China's Naval Base in Africa Is Getting Bigger. Is a Network of Bases Next?
Recent satellite images of the post indicate that it is transforming to a fortified support base, and this has included the completion of a pier and possibly the start of a new quay or second large pier – which could significantly increase the capacity of the facility.
One major advantage the United States Navy has over its rivals is the fact that it maintains facilities and bases around the globe, including in such countries as Bahrain, Kuwait and Cuba. However, it is the base in the African nation of Djibouti where things could become "interesting" very quickly. The country's strategic location on the "Horn of Africa" at the Bab-el-Mandeb Strait, which separates the Gulf of Aden from the Red Sea, is crucial to protecting the approaches to the Suez Canal.
The African nation is unique in that it hosts not only the United States Naval Expeditionary Base next to the Djibouti-Ambouli International Airport, but is also home to other foreign military bases including a French airbase, an Italian support base and the Japan Self-Defense Force Base Djibouti – the first JSDF full-scale, long term overseas base. But most notably it is also the location of the Chinese People's Liberation Army's Navy's (PLAN) first overseas military base, which was built at a cost of $590 million in 2017, and is located just a few miles from the Navy's Camp Lemonnier as well as the main port at Djibouti, which U.S. Navy and European warships also visit.
While Djibouti is one of Africa's smallest countries, it has become an important "strategic partner" to Beijing, and has been seen as a gateway for China to the African continent. However, China has largely avoided describing this project as a "military base" and rather has focused on terms such as "support facilities" or "logistical facilities." So far China's military involvement in the Horn of Africa has mainly consisted of anti-piracy missions, but it is believed it could support other key missions including intelligence collection, non-combat evacuation operations, peacekeeping operations support and counterterrorism.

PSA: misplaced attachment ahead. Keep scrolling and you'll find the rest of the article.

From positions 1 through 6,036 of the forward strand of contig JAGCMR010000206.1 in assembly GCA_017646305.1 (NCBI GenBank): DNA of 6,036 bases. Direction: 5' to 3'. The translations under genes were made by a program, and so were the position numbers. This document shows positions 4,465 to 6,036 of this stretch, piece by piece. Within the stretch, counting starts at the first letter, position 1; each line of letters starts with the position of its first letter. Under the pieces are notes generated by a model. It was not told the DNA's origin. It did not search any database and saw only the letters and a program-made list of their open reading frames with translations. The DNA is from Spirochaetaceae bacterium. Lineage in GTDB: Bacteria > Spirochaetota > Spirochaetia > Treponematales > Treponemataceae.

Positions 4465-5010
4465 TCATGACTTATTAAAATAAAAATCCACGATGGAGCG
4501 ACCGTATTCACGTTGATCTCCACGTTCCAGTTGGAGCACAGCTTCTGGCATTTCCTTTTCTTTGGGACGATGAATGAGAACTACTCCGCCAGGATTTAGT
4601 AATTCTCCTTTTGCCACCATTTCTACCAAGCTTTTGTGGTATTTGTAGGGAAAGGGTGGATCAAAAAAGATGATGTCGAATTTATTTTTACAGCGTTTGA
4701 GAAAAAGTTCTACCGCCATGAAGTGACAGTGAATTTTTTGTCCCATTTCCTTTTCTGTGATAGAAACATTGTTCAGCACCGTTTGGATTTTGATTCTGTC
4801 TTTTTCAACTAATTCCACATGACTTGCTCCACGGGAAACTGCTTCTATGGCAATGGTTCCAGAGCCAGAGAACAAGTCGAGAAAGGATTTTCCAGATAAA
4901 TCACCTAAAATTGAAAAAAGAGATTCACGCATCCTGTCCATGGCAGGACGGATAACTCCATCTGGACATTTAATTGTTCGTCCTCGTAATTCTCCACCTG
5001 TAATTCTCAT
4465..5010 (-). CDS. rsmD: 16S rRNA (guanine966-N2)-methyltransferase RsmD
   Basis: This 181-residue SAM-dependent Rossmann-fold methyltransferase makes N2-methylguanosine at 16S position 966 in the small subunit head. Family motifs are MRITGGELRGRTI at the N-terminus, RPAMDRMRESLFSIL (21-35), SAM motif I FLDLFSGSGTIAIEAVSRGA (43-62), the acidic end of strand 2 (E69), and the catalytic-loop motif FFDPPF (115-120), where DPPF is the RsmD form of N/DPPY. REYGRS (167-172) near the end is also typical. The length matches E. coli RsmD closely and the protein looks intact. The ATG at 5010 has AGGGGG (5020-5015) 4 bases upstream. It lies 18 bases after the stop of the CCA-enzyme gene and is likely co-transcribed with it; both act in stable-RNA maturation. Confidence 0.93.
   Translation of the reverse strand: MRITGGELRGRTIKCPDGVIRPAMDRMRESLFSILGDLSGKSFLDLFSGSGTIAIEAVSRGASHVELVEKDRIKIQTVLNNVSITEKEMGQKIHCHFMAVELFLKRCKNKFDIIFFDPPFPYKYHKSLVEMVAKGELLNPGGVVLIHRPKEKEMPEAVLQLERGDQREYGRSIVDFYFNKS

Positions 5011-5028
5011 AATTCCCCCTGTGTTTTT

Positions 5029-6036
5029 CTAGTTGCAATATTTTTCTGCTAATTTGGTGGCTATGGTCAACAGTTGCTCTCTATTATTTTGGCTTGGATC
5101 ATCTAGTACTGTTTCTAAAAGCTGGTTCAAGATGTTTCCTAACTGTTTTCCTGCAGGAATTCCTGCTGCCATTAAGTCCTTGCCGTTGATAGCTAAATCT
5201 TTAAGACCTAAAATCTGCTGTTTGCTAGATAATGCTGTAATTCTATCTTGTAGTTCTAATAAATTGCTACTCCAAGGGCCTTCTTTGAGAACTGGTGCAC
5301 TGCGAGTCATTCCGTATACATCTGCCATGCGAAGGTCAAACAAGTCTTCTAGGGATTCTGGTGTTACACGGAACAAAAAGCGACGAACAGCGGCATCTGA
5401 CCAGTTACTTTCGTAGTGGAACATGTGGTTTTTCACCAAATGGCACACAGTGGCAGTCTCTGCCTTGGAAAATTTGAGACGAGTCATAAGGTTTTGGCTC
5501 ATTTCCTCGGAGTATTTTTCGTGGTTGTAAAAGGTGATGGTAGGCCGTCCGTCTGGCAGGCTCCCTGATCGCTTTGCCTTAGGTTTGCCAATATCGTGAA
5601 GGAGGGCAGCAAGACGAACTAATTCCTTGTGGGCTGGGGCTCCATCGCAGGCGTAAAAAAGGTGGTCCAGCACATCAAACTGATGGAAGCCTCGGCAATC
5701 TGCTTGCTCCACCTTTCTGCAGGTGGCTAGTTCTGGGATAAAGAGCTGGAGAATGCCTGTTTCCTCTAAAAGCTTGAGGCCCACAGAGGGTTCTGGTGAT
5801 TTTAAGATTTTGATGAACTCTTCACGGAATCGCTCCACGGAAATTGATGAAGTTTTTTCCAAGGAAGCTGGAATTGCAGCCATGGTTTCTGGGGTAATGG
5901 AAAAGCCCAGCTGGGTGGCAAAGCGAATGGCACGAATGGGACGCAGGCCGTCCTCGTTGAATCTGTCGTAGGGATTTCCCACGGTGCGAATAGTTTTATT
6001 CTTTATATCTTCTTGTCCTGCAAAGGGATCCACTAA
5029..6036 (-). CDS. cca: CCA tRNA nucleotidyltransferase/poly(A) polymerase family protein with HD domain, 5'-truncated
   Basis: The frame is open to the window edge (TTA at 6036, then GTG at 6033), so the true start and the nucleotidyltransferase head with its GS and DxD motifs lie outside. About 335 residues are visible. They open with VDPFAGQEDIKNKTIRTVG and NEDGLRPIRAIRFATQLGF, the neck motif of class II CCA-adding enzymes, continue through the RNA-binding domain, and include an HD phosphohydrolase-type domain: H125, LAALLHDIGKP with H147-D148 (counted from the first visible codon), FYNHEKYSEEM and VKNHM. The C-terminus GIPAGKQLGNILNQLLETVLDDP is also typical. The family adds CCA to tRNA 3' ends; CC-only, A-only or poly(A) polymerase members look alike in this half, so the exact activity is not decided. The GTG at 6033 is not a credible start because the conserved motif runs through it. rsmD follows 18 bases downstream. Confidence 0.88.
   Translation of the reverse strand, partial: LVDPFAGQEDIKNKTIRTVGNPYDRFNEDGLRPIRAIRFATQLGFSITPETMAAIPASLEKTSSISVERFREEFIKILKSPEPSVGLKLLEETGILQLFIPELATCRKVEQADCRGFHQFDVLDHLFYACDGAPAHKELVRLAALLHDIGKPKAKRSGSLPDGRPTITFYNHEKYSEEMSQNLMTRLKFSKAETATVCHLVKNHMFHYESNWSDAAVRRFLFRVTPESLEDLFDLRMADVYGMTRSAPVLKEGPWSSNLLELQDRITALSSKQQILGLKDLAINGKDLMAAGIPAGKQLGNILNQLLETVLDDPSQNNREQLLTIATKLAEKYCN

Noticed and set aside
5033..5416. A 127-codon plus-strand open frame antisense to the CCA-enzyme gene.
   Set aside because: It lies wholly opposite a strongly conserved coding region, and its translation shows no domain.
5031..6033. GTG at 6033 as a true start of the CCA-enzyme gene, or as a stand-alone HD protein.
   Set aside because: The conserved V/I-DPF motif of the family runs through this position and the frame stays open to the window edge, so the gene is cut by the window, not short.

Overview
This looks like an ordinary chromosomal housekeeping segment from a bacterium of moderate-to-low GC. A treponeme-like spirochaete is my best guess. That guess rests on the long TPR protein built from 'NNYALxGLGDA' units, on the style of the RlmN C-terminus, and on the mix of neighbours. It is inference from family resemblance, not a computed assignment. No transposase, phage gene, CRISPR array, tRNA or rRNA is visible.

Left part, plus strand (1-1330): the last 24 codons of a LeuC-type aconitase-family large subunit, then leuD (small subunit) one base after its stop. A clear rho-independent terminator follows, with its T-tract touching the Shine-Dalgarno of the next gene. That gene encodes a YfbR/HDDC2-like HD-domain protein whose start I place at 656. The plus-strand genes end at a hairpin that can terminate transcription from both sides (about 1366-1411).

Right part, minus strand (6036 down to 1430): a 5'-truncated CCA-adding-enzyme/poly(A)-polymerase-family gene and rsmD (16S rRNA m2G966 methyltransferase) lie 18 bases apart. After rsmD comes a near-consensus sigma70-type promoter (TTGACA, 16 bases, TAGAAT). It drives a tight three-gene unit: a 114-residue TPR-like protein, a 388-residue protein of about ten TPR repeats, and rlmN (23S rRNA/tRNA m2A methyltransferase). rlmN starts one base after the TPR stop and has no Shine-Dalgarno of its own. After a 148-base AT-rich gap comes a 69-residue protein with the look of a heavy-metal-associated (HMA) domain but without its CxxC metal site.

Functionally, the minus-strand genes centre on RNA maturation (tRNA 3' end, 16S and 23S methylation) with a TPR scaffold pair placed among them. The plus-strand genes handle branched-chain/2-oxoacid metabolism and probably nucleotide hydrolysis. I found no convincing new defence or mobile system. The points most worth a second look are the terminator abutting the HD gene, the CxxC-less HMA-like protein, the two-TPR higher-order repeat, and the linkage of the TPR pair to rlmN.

The facility is also expanding. H I Sutton, writing for Forbes, reported that the recent satellite images of the post indicate that it is transforming to a fortified support base, and this has included the completion of a pier and possibly the start of a new quay or second large pier – which could significantly increase the capacity of the facility.
The efforts in the Horn of Africa could all be seen as a crucial part of China's bold "One Belt, One Road" global infrastructure program, which calls for a string of military facilities that could include port facilities in far off locations as the Maldives and Tanzania.
David Brewster, a senior research fellow with the National Security College at the Australian National University, told Bloomberg in 2018 that the base in "Djibouti is only the first step in what is likely to become a network of Chinese bases across the Indian Ocean."
It is yet to be seen whether the novel coronavirus, which originated in Wuhan, China will slow those efforts – but it does appear China continues to make serious strides to expands its presence across the Indian Ocean. Last month Chinese PLAN forces were seen conducting exercises near Karachi, Pakistan, while the PLAN Marines Corps continues to expand to a multidimensional force that can operate beyond oceans fight in all terrains around the world and serve as a fast-reacting force to protection Beijing's quickly growing overseas assets.
Peter Suciu is a Michigan-based writer who has contributed to more than four dozen magazines, newspapers and websites. He is the author of several books on military headgear including A Gallery of Military Headdress, which is available on Amazon.com.